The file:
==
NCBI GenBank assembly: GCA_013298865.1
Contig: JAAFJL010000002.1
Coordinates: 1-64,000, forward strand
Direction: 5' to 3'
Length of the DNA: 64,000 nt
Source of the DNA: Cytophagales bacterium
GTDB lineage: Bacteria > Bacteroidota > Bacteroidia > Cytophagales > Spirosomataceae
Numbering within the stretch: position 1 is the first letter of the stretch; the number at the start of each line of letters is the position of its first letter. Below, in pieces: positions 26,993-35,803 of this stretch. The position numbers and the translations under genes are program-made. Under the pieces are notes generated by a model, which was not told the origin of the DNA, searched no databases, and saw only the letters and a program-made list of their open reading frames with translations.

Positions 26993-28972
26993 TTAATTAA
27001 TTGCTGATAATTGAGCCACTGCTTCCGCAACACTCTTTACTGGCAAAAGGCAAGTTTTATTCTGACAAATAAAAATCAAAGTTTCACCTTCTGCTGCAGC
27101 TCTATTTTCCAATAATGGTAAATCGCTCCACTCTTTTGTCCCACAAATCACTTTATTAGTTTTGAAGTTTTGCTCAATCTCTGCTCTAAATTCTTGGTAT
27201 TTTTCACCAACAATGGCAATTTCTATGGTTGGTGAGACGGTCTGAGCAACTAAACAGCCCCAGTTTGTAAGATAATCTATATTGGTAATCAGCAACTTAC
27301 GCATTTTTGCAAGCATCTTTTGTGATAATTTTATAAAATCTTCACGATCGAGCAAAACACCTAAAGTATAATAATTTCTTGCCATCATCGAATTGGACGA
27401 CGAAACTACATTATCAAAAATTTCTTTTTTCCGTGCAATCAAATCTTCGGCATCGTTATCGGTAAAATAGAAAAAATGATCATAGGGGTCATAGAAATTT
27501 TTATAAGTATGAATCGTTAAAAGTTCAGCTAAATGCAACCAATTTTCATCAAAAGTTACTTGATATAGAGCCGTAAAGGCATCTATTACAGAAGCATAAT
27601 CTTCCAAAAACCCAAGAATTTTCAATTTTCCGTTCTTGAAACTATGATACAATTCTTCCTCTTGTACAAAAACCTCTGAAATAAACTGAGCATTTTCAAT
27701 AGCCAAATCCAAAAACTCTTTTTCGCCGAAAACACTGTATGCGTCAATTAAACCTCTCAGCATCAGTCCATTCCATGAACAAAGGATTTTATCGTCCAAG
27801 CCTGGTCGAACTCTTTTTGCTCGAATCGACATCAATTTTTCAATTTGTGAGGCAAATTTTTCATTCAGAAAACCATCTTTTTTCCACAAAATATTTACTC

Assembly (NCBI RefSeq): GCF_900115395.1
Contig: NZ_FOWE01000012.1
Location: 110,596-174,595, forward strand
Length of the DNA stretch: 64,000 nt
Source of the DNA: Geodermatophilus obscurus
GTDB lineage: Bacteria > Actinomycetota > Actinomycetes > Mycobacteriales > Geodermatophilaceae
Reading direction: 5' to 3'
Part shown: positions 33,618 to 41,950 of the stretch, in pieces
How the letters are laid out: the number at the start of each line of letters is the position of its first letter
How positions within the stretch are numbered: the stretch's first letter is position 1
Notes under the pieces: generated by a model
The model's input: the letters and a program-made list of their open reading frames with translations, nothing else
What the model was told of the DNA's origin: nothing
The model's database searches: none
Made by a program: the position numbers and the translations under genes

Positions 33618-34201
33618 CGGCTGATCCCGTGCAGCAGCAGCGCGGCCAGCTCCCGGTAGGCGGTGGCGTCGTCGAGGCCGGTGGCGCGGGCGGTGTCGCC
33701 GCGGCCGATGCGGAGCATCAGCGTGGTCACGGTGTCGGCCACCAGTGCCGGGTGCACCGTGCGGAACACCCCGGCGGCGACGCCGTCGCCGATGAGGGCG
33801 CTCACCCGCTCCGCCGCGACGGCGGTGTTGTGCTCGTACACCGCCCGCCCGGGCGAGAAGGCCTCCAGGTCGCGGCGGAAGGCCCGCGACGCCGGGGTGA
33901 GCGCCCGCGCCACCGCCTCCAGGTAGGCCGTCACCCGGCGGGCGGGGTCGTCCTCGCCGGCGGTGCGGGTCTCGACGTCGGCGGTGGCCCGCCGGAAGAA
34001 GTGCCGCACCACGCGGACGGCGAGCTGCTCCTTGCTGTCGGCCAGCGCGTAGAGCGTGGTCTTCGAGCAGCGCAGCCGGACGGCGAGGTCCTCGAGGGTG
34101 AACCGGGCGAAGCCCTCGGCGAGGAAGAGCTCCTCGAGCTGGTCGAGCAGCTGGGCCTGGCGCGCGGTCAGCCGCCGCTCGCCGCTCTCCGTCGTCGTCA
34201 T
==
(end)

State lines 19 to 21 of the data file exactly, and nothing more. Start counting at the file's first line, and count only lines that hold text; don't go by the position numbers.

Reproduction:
27801 CCTGGTCGAACTCTTTTTGCTCGAATCGACATCAATTTTTCAATTTGTGAGGCAAATTTTTCATTCAGAAAACCATCTTTTTTCCACAAAATATTTACTC

Assembly (NCBI RefSeq): GCF_900115395.1
Contig: NZ_FOWE01000012.1